Static and Dynamic Content in a Table View

Is it possible to mix Static Cells and Dynamic Prototypes in two different sections of the same `UITableView`?

No, `UITableView` cannot concurrently hold Static Cells and Dynamic Prototypes.

Then can I have both static and dynamic content in the same `UITableView`?

Yes, since a Dynamic Prototype cell that is not configured at runtime is, in essence, a Static Cell.

Here is how.

Step 1: Skip directly to Step 2!

StaticCellsUiTableViewControllerUnless you already have created Static Cells or are experimenting with static content, prefer creating Dynamic Prototypes as detailed in step 2.

For good humor, here is how you might have created Static Cells: Using the Attributes Inspector in Interface Builder, set your table view’s content to Static Cells, add sections, pick a style, and add as many instances of `UITableViewCell` as deemed necessary. Using a combination of standard and custom cell styles, and with just the right amount of Autolayout constraints, this is what your interface could look like.

 

Note that this example contains exactly 0 lines of code. If you do the math, you will conclude that this application also contains 0 bugs.

Step 2: Adopt the UITableViewDataSource Protocol

DynamicCellsAt this point, the industry standard is to subclass `UITableViewController`. This is a simple task, since adding such a subclass in Xcode will provide you with some blank methods. You must, of course, set the Custom Class of the `UITableViewController` to your own Class, if you decide to go that route.

If you already have Static Cells in a static table view content, you can migrate them into a Dynamic Prototypes table view using drag & drop. Attempting to switch Table View Content style of table already containing cells may lead Xcode to uncharted territories.

 

Mimic the sections and rows programmatically:

override func numberOfSectionsInTableView(tableView: UITableView) -> Int {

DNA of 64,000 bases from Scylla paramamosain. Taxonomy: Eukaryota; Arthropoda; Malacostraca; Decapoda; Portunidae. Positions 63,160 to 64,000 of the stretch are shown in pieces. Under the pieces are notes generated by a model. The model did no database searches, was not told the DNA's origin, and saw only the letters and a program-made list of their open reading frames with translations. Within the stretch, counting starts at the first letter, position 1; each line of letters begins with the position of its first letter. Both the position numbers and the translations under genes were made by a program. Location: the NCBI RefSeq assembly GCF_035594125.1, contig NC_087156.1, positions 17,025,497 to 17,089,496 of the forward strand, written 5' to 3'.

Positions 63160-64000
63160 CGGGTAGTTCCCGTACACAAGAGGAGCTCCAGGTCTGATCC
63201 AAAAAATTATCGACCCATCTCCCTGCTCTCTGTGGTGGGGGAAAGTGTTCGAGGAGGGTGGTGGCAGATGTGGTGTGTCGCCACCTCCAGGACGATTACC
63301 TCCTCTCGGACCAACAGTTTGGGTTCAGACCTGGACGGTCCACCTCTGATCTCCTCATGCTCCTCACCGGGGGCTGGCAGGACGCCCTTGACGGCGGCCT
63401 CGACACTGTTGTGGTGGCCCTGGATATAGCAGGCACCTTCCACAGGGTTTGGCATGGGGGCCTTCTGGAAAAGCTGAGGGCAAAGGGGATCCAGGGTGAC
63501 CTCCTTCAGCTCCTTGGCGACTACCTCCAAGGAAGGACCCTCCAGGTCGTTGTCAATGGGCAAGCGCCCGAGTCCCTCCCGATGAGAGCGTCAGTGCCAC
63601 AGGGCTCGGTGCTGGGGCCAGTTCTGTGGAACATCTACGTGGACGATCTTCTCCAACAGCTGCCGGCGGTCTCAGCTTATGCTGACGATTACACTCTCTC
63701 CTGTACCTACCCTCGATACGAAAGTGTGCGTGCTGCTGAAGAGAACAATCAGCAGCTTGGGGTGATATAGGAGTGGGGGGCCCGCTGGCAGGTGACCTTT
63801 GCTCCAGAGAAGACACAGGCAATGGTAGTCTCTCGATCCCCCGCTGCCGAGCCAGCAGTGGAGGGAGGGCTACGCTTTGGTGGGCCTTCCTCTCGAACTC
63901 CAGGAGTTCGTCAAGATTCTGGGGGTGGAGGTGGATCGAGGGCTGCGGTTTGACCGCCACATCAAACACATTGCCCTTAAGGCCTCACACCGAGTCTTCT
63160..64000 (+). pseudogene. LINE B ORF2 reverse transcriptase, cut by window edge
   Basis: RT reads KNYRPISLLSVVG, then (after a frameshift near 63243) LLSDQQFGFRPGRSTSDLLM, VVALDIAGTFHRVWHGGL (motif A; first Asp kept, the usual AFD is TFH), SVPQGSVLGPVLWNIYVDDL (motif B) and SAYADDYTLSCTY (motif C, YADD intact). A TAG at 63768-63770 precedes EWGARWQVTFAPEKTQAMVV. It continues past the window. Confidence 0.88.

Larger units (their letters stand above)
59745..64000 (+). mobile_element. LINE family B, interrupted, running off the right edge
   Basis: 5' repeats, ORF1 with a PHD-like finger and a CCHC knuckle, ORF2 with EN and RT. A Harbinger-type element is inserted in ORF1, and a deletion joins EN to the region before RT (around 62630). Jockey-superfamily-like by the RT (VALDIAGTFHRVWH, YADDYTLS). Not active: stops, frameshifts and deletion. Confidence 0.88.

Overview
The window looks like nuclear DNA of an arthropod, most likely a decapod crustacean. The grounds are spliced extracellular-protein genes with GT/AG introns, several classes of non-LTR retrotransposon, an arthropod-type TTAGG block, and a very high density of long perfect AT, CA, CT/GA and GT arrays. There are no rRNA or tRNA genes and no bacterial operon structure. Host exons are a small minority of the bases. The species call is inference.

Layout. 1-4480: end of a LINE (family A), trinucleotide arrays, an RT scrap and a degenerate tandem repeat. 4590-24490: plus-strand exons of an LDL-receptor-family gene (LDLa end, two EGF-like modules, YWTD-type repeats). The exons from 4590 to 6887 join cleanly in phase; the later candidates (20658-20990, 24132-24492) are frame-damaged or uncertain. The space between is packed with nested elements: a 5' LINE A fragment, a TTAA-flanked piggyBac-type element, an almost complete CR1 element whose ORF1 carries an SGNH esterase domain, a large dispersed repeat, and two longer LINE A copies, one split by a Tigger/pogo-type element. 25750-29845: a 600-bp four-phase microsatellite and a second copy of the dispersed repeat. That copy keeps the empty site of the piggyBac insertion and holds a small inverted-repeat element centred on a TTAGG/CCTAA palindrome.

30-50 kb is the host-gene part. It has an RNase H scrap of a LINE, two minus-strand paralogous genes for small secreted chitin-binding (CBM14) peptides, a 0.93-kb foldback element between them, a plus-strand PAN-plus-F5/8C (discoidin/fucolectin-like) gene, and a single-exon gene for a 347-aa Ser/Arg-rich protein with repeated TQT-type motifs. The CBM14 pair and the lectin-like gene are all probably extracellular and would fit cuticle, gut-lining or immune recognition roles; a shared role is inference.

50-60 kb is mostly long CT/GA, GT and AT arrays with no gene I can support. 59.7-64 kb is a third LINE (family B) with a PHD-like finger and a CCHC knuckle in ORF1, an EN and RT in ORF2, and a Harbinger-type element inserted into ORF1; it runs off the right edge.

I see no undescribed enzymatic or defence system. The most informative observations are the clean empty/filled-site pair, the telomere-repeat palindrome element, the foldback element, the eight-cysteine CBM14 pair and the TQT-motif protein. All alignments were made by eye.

return 2
}

override func tableView(tableView: UITableView, numberOfRowsInSection section: Int) -> Int {
    switch section {
    case 0:
        return 1
    case 1:
        return 4
    default:
        assert(false, "section \(section)")
        return 0
    }
}

By picking Table View Cell Identifiers in the form (x,y), and setting a unique identifier to each Table View Cell, the `cellForRowAtIndexPath` method becomes incredibly short. It is, literally, a single line of code.

override func tableView(tableView: UITableView, cellForRowAtIndexPath indexPath: NSIndexPath) -> UITableViewCell {
    return tableView.dequeueReusableCellWithIdentifier("\(indexPath.section),\(indexPath.row)", forIndexPath: indexPath)
        as! UITableViewCell
}

 

Step 3: Add custom Dynamic Prototype Cells

  1. Select your Table View in IB > Show Attributes Inspector > Table View > Content > Dynamic Prototypes
  2. From the section IB > Show the Object Library, drag as many Table View Cell onto your table view as you have cell types.
  3. If you have some cells that never change at run time, you can very well create 1 instance of each right there in IB ; they will behave like `Static Cells`
  4. (*) For the custom cells, the recommended practice is to create subclasses of `UITableViewCell`, and apply that custom class to the relevant cell or cells (IB > Show the Identity Inspector), and pick your Custom Class from the list. This of course implies you have created such sub-classes.
  5. Do not forget to assign a unique identifier to each cell prototype, so that you can retrieve these at runtime using `dequeueReusableCellUsingIdentifier`.

With this setup, you can select your Table View Cell, IB > Show Assistant Editor, and control-drag references in your custom class. You may need to tell the Assistant Editor which file to pick.

(*) There are plenty of other ways to do this ; all outside of the scope of this article.

Read more on SwiftArchitect Post 31757433 on StackOverflow.

Xavier Schott

0010 0000 years of algorithm crafting, software architecture, and bringing visionary mobile apps to market.